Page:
I made two batches of this sweet tea recipe for a large summer dinner, and both easily qualify as a Testers’ Choice. The first I made with the orange pekoe tea. I steeped for precisely the 30 minutes specified and used precisely the 3/4 cup sugar and three quarts (or 12 cups) of water for the sugar syrup. I generously infused the fresh mint from our garden into the finished Sweet Tea before serving, and provided lemons on the side. Delicious and refreshing! I felt I could have used less tea or more water, since the resulting tea was strong. I like that, but not everyone does. Greater dilution would be wise for anyone concerned about their evening caffeine intake — this was very strong black tea! Since we had so much mint in the garden, I made the second batch solely with mint, and no black tea, creating a Sweet Mint Tea, reminiscent of the tea that’s ceremoniously poured at all the couscous restaurants in Paris, for example, and at some Middle Eastern restaurants here in the States as well. To get a flavorful Sweet Mint Tea with fresh leaves, I used three cups of fresh mint leaves, which would roughly translate to one cup of dried (or slightly more than three times the amount of mint as black tea) for full mint flavor. Nonetheless, I used the same amount of steeping time, and quantities of sugar and water as with the orange pekoe batch. Again, delicious and refreshing!!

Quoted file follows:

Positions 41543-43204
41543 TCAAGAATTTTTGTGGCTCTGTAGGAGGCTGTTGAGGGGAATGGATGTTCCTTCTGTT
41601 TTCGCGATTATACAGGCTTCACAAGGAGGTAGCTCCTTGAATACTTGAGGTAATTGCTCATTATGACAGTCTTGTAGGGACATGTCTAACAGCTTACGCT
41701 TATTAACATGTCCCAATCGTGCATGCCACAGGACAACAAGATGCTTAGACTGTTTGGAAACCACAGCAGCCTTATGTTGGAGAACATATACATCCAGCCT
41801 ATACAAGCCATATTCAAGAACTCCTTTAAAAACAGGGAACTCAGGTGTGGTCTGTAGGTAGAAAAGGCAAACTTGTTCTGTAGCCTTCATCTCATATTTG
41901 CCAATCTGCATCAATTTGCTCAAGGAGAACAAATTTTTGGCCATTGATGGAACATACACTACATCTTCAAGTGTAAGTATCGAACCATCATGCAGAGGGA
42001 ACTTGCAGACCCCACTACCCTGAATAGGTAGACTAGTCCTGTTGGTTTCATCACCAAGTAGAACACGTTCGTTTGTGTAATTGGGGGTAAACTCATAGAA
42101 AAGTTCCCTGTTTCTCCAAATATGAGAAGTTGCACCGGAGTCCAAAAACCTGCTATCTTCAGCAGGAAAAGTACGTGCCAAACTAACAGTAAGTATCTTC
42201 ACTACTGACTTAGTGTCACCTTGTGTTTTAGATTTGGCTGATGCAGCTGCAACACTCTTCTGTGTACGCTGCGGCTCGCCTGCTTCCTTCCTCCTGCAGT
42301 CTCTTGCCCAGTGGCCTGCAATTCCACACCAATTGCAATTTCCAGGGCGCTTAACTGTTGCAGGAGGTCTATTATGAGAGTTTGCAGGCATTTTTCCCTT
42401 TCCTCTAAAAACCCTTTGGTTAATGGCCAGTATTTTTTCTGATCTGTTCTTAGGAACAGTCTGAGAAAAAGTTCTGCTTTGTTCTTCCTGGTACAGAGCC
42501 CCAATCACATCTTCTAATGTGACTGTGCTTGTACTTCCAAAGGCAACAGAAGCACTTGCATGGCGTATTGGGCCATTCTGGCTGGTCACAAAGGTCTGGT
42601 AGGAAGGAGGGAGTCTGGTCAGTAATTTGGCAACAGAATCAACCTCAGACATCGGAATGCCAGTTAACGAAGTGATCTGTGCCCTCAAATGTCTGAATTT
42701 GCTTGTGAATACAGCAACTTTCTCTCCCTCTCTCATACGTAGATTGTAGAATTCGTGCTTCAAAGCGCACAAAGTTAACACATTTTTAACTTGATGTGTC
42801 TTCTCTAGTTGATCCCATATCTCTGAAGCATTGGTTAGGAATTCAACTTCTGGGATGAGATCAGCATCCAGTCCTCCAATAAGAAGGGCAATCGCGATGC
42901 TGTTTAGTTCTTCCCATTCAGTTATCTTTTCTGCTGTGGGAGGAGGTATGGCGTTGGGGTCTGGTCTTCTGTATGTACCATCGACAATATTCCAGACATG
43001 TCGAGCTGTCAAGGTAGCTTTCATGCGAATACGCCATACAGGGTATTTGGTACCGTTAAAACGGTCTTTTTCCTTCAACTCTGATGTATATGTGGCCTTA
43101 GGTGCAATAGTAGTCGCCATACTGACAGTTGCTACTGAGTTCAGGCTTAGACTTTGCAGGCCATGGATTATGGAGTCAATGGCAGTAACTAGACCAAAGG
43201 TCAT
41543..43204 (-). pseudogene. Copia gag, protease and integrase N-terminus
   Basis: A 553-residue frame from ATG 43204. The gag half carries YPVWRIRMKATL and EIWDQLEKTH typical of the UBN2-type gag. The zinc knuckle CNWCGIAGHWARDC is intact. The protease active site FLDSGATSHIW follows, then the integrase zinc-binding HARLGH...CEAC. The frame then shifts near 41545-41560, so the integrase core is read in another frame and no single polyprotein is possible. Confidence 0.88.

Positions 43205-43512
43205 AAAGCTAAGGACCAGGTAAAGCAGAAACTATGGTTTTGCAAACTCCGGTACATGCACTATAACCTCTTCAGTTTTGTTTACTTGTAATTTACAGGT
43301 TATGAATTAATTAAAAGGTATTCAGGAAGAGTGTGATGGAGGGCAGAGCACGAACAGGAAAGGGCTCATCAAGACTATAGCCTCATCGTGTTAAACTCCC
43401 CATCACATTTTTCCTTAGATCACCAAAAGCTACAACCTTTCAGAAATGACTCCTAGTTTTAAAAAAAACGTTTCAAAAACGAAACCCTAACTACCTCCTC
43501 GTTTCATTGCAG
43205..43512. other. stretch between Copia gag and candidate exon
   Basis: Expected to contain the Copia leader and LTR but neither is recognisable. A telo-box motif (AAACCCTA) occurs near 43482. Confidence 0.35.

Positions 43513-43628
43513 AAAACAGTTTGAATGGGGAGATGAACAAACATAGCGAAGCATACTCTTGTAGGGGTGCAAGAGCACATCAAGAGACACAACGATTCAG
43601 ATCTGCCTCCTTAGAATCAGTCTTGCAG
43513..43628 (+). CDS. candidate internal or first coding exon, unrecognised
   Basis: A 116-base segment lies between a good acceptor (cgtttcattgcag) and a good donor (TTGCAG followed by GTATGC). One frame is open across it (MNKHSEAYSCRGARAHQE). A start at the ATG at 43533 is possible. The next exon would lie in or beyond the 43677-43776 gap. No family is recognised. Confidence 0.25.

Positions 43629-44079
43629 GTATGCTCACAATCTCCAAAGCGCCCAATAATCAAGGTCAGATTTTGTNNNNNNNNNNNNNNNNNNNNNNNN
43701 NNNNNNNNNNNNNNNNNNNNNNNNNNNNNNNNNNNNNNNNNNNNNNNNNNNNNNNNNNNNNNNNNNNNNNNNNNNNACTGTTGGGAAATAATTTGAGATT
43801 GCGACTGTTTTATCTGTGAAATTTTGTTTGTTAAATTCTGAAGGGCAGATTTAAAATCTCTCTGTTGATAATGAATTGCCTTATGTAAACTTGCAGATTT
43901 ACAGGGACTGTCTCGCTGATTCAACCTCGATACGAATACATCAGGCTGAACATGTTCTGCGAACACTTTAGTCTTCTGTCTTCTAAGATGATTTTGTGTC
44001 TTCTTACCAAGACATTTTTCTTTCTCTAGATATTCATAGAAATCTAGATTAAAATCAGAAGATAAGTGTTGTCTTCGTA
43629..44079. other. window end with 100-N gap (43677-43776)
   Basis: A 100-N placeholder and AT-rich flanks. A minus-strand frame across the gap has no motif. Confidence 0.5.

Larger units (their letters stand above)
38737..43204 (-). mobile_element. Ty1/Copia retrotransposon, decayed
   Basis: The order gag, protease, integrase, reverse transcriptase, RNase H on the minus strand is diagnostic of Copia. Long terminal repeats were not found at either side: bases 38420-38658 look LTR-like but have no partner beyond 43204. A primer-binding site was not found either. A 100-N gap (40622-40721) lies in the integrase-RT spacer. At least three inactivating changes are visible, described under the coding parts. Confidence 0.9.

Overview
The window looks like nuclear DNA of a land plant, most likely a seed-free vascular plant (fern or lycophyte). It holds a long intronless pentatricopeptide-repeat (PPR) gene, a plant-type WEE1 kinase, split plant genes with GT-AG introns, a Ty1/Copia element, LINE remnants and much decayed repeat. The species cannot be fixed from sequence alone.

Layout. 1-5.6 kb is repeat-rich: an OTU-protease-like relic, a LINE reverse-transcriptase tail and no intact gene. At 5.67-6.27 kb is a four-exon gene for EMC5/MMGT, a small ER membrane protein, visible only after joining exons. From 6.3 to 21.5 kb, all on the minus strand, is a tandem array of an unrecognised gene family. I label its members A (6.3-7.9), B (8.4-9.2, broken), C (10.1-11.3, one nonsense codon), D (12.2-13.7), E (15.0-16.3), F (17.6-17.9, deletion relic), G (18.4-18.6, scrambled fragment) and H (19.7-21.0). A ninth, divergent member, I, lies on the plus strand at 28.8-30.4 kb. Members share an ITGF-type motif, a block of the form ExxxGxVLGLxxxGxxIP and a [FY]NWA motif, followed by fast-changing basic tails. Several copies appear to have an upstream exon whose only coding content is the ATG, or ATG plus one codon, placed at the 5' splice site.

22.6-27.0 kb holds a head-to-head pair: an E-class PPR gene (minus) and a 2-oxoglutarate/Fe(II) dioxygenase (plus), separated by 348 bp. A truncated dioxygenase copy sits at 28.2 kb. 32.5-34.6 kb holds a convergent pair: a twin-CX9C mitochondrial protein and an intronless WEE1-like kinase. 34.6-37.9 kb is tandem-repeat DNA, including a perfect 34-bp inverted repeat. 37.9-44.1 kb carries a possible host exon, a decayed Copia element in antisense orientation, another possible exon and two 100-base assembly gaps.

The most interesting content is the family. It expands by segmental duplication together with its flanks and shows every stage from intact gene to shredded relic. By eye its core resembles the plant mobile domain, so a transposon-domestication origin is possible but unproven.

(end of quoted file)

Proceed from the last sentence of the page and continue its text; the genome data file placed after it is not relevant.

Comments
Comments
  1. pattyk says:

    Could Martha tell me where to purchase crooked neck spoons that hang on the side of a tea glass. I would love to have a set of 8 too. Thanks!

    • Renee Schettler Rossi, LC Editor-in-Chief says:

      We’ve asked Martha and will let you know as soon as we hear. You’re not the only one who now covets a set of those crooked-neck spoons…

      • pattyk says:

        Thank you so much for asking Martha for a source. I’ve checked around but haven’t found them yet, so she may be our only hope. I have been making her sweet tea and love it, but it seems to be missing something without the spoon.

        • Renee Schettler Rossi, LC Editor-in-Chief says:

          You’re very welcome, Patty. I understand exactly what you mean about those spoons, and will let you know as soon as I hear from Martha (or otherwise suss out a source!). Or perhaps someone else has a crooked-neck spoon connection…?

          • Renee Schettler Rossi, LC Editor-in-Chief says:

            PattyK, I just happened upon long “ice cream spoons” by accident and thought of you…they’re not the same and don’t have the crooked neck, but just in case these sort of suffice until we come up with the right ones…

            • pattyk says:

              Renee,
              Thanks so much for thinking of me. They would serve the purpose even if they lack the charm. I was just looking through Martha’s book yesterday and I’m feeling the urge for more sweet tea.
              Patty

              • Renee Schettler Rossi, LC Editor-in-Chief says:

                You’re very welcome. And she has a new book coming out shortly…called Southerly Courses.

                • Natalie W says:

                  I found these curved handle iced tea spoons. Hope it helps.

                  • Renee Schettler Rossi, LC Editor-in-Chief says: